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IE6.0 Protocol Guessing

SirDarckCat sent an interesting email this morning about IE6.0. Apparently it attempts to guess what you mean in certain circumstances allowing for rigid anti-XSS filters to fail when looking for precise terms like javascript: and vbscript: even after attempting to de-obfuscate. Rather than attempt to explain, take a look at this snippet from his email:

There are some characteristics in internet explorer that could aid
attackers when doing XSS attacks.

In IExplorer:




are translated to vbscript:
so, for example:




will be treated as:


and anything with:


will be treated as:




will be treated as:


I have not been able to test this myself as I don’t have 6.0 handy. However, if it works, I know a log of anti-XSS filters that would fail on this one. It’s a bad one, but anyone worried about it should simply upgrade to 7.0 which doesn’t appear to have this flaw in it. Very nice find by SirDarckCat.

20 Responses to “IE6.0 Protocol Guessing”

  1. yawnmoth Says:


    <a href=”testscript:alert(’test’)”>test</a>

    Neither work for me.

    Incidentally, you can have multiple versions of IE on the same machine:

  2. TarraDog52 Says:

    We use IE6 at work so I decided to test some scenarios by adding code to the address bar and hitting enter:



    Works as described by SirDarckCat

  3. sirdarckcat Says:


    There is one more vector I forgot:


    also translates to:



  4. Awesome AnDrEw Says:

    That’s pretty interesting, rsnake. Unfortunately (well not truly) I’m using Internet Explorer 7, and so it obviously does not work for me, but it’s an awesome concept.

  5. BK Says:

    I played around with this a while back, it’s really interesting. I’m certain that most versions of IE support this, but I could only get it to work when the values were entered directly into the address bar. I’m sure this will prove to be useful in the future, especially once I understand exactly what circumstances warrant a “spelling correction” on IE’s part.

  6. Spikeman Says:

    For me this only works when typed in the address bar. Also, it doesn’t work in IE tab.

  7. nitro2k01 Says:

    Test here too on IE6, with the same result as Spikeman. (Only works in address bar)
    I also tried using invalid language names in the script language=”…” which didn’t work either. However something I did during my experiments made IE6 quit spontaneously. (No error, no crash, just a sudden quit) However, I can’t reproduce it now.

  8. Wladimir Palant Says:

    Yes, this is not a security issue. This substitution only happens in the address bar and you actually see it make “javascript” out of “testscript”. So this is a feature of the user interface but not one of the rendering engine, web pages cannot trigger it.

  9. nitro2k01 Says:

    However (to almost contradict myself) it might still be a vulnerability. What if there’s some obscure way that page can actually trig this mechanism due to some bug? For example I remember bugs concerning IE’s infamous “Local zone” where untrusted scripts could get trusted access by an intricate bombing local zone protocols (file: and other protocols relating to help files and dll file resource extraction; I could possibly find the source doc about that vulnerability if you wish)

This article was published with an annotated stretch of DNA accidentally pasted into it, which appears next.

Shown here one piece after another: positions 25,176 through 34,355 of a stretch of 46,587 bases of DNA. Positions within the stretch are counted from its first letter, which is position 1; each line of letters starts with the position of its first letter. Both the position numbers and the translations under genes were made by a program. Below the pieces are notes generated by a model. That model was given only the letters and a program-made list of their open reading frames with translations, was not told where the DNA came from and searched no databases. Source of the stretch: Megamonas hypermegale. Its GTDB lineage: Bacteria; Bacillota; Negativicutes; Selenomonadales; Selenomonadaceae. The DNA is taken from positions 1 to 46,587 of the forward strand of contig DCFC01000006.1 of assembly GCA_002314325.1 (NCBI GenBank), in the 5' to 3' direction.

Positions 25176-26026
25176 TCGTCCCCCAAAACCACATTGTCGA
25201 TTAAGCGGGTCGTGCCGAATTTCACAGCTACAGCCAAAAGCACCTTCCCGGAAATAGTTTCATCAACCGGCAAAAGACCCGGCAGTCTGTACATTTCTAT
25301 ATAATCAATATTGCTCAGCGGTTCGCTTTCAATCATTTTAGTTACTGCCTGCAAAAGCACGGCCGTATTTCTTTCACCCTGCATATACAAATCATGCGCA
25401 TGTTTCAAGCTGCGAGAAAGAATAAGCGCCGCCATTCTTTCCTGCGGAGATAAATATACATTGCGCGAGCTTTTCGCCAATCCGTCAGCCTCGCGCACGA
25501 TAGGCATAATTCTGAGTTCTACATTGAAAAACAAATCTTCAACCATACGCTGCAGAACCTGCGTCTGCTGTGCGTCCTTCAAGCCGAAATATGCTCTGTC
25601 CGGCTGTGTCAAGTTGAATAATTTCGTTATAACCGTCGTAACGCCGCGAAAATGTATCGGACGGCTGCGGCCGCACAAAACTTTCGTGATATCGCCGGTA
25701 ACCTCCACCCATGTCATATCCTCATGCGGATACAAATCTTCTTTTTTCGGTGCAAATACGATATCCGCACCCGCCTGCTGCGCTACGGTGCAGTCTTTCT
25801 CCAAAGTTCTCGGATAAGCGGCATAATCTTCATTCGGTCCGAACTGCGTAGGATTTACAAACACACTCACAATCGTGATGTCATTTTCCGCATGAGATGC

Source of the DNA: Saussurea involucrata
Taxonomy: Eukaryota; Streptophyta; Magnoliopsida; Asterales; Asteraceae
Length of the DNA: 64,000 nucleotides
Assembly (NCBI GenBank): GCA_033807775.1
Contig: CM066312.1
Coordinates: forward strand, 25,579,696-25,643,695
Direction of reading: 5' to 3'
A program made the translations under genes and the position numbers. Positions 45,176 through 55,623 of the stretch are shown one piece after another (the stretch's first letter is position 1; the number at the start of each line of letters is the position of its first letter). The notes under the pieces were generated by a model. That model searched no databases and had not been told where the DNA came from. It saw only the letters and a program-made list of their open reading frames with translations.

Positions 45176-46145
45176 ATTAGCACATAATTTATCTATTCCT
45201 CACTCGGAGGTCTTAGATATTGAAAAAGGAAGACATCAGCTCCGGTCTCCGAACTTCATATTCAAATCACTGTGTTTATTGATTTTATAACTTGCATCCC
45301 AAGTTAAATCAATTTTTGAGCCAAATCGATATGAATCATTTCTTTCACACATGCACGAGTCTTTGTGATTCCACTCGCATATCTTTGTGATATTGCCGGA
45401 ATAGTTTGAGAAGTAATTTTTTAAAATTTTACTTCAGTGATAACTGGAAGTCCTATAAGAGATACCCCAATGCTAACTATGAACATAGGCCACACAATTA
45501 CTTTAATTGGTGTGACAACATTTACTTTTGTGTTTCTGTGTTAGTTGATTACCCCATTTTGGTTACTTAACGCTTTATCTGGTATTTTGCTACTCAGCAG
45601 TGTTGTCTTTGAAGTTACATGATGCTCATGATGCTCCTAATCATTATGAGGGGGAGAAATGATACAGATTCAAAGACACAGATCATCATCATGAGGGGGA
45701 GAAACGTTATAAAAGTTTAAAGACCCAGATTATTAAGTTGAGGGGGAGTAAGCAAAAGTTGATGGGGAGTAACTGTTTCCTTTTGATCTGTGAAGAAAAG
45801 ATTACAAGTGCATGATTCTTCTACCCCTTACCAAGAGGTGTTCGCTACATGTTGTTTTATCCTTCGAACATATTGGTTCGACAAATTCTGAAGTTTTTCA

10. Sergey Vzloman Says:

    few years ago i found such soutions. inside jscript.dll is defined some of “magic” script protocols:


  11. Anonymous Says:

    Is there is someone still using IE 6????
    I havent see one in a couple of months…

    Many old users now uses firefox or opera (many that still using 98se and windows me)

  12. Yodasan Says:

    So, I have IE6 and the following also worked:

    javascripx:alert(’hi’); became javascript:alert(’hi’);


    xtp:// became ftp://

    So, this seems to be something that works on all registered protocols. I tried others, as well ..

    xboxt:// became about://
    but xboxx:// did not become about://, so it seems to be that if greater than 50% of the letters exist and it’s the same length, then it renders it.

    A full list of protocols that are installed on a machine can be found at HKEY_LOCAL_MACHINE\SOFTWARE\Classes\PROTOCOLS\Handler, i think.

  13. Nemessis Says:

    Actually this is also known as ECMAScript ( and to be honest is useless in my oppinion if you want to use it in another way that putting manually in your browser address bar. If this kind of scripting cannot be used in another way, there should not be any concern about the filters bypass.

  14. h3xStream Says:

    httpscript: … that have potential because some site might filter link starting with “http” (should be “http://”)

  15. RSnake Says:

    Nice one… I’m still trying to figure out how this could actually be used in a vulnerability, other than perhaps telling someone to type in or cut and paste something that looks like a URL but is really JS… Seems like a stretch.

  16. Kyo Says:

    Wow, it works.
    Intresting nobody has ever found this before.
    This sure is a big issue.

  17. Kyo Says:

    Hey, here’s another thing:
    works as well. This is actually more of an issue as it doesn’t contain the word “script”.

  18. nitro2k01 Says:

    Well, no it’s a BIG thing. It can’t empasized enough that this bug/feature ONLY affects things written in the address field can be interpreted in this way. (Not anything invoked by links or javascript as far as anyone knows today)
    So it’s really a minor vulnerability since you have to trick the user into copying a string to the address field.

  19. nitro2k01 Says:

    I mean, It’s NOT, of course.

  20. Ray Says:

    This code works on IE7